SUMMERVILLE, SC (WCSC) - Bond has once again been denied for a Texas man who police say shot and killed a woman at a busy Summerville intersection earlier this month.
Jimi Redman Jr., 32, was deemed a flight risk by a circuit judge during a bond reconsideration hearing in St. George Thursday morning.
Redman was arrested and charged with murder and a weapons violation on April 2 in connection with the fatal shooting of 57-year-old Lynn Michelle Harrison.
"God's helping us a lot, we're alright," said Harrison's husband, Mark, who was in attendance at the court hearing."You get closure, but you don't get complete closure for a while. I think time will heal us. We're real, real glad that he's not out on bond."
Also present at the hearing was Harrison's daughter Shanna Groves who said it was "very difficult" to see Redman in court.
"You can't put words on that," Groves said."We're a close knit family, we all live close together and we're just going to stick together and pray. That's about all you can do right now."
Solicitor David Pascoe asked the judge to uphold the no bond ruling.
"We believe that by definition this defendant is a flight risk and by definition he is a danger to the community," Pascoe said."What he did on April 2 put the entire community in fear that day. In fact, there's been a petition signed by well over 2,000 people asking this defendant remain in jail until we get to his case for trial or for disposition.
Summerville police say Redman was seen driving erratically and holding a rifle when he drove up to the intersection of Bacons Bridge Road and Old Trolley Road on April 2 and shot Harrison. According to authorities, Redman then drove away, but was arrested a short distance from the scene.
Harrison was on her way to meet her son for lunch when she was fatally shot.
"Ms. Harrison and her entire family have no relationship with the defendant whatsover and have never had any contact with [him]," Pascoe said in court.
Redman, who claims to suffer from PTSD, had his bond denied by a magistrate judge one day after the shooting. His lawyer filed a motion for bond reconsideration hearing.
"Mr. Redman is a veteran of the United States Army who has since the time of his release has been struggling and suffering with issues related to that time he spent, as well as injuries sustained just weeks before he went to active duty in Iraq back in 2005 and 2006," said Redman's lawyer, Mark Leiendecker.
"To blame something on the military that is as tragic as this...[Redman's] got to be a coward," Mark Harrison said following the hearing."I've never heard of anybody coming back from the war and going and killing an innocent person. The military teaches you, 'You do not kill innocent people, first and foremost.' So whatever defense he's trying to use, PTSD, mental illness...it's not true."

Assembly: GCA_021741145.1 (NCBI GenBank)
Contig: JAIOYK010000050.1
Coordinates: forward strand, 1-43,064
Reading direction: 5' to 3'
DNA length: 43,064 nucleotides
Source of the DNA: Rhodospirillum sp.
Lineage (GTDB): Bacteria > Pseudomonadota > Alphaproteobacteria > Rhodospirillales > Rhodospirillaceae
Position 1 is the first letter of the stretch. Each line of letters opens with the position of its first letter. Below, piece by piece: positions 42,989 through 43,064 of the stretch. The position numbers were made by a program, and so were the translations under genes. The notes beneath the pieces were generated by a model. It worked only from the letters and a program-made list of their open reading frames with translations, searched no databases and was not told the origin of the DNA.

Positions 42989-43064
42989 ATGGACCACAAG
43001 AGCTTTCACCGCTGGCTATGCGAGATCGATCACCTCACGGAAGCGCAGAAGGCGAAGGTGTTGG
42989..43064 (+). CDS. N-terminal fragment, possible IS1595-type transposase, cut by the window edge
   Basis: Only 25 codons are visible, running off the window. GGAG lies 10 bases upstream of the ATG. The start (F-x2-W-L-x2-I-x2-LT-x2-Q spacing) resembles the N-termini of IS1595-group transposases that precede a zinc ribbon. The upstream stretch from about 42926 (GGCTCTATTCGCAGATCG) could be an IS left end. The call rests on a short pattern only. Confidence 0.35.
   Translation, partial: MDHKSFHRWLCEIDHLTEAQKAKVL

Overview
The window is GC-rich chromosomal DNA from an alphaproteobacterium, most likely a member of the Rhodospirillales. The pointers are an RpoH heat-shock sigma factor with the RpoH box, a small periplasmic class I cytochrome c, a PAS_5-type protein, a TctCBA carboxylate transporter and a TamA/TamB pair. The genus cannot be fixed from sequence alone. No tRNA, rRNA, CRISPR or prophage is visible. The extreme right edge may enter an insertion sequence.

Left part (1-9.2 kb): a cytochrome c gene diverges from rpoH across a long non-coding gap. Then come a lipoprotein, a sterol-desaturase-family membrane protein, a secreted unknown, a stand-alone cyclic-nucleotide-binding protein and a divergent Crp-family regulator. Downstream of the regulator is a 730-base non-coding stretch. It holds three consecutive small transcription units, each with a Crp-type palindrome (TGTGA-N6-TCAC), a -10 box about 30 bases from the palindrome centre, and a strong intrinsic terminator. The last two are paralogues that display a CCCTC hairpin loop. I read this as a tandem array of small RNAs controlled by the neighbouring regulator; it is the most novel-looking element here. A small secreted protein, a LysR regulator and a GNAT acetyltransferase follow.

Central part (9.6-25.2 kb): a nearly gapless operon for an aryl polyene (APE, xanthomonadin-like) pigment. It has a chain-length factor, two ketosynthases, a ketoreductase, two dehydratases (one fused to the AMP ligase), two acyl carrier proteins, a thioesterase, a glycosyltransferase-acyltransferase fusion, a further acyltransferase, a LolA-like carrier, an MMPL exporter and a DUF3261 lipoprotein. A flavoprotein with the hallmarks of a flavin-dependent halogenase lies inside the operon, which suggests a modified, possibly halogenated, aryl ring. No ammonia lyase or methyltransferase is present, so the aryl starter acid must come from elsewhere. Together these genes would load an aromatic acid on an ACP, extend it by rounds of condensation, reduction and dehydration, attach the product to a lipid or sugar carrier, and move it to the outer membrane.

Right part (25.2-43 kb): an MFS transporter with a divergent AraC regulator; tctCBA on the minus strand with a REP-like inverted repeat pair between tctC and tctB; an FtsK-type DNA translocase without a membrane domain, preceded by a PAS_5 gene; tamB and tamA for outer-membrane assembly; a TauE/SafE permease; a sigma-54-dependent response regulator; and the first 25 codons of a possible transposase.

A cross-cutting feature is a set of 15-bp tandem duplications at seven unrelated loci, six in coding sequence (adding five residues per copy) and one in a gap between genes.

Pascoe said Redman quit his job a couple days before the shooting, and texted his brother to say he was heading somewhere with a weapon and ammo.
"On March 31, Redman quit his job in Texas and he sent his brother a text message," Pascoe said."In the text message, he told his brother he was heading to basically anywhere and he had a 30-30 rifle and all the rounds he needed."
Redman was out on bond for public intoxication at the time of the shooting, Pascoe said.
Mark Harrison said Redman's punishment should be death.
"Slow death, slow death. Same rights my wife had, that's what I want him to have," Harrison said."Same chance she had...which is none."
Harrison's daughter started an online petition to keep Redman behind bars. In part, it reads:
Redman's Military Service & Health
According to Redman's lawyer, his client served in the US Army and has been struggling and suffering issues related to his time in service since he was released from the military.
"He has not been able to get help or treatment for those issues and his family has long thought and believe that he's been struggling with Post Traumatic Stress Disorder issues as well as issues from a closed head injury," Leiendecker said.
Leiendecker stated in court that Redman was "in a significantly better place" than he was just a week ago when he talked with Redman. Leiendecker attributed it "in large part because the stability of the jail and because the medication he's on there, the sleep he's actually getting that he wasn't getting before that."
According to Leiendecker, Redman does not remember coming to and being in South Carolina.
Leiendecker said the first event he remembers in South Carolina was being in the Dorchester County Detention Center.
Redman's Past Convictions
Court officials revealed that Redman has several past convictions in the State of Texas dating back to 2007 when he was convicted for evading arrest; Pascoe said in 2008 his probation was revoked for the charge.
In the same year, Redman was convicted of driving under the influence second-offense, and in 2009 was convicted of driving while under the influence 3rd offense and received a 2-year prison sentence for that conviction, according to Pascoe.
Pascoe stated Redman was then convicted in 2013 for assault causing bodily injury to a family member, and the next year was arrested for DWI third-offense; the charge is still pending.
Last month, court officials say Redman was arrested for a charge relating to public intoxication, and was out on a $5,000 bond on the charge when authorities say he shot and killed Harrison the following month.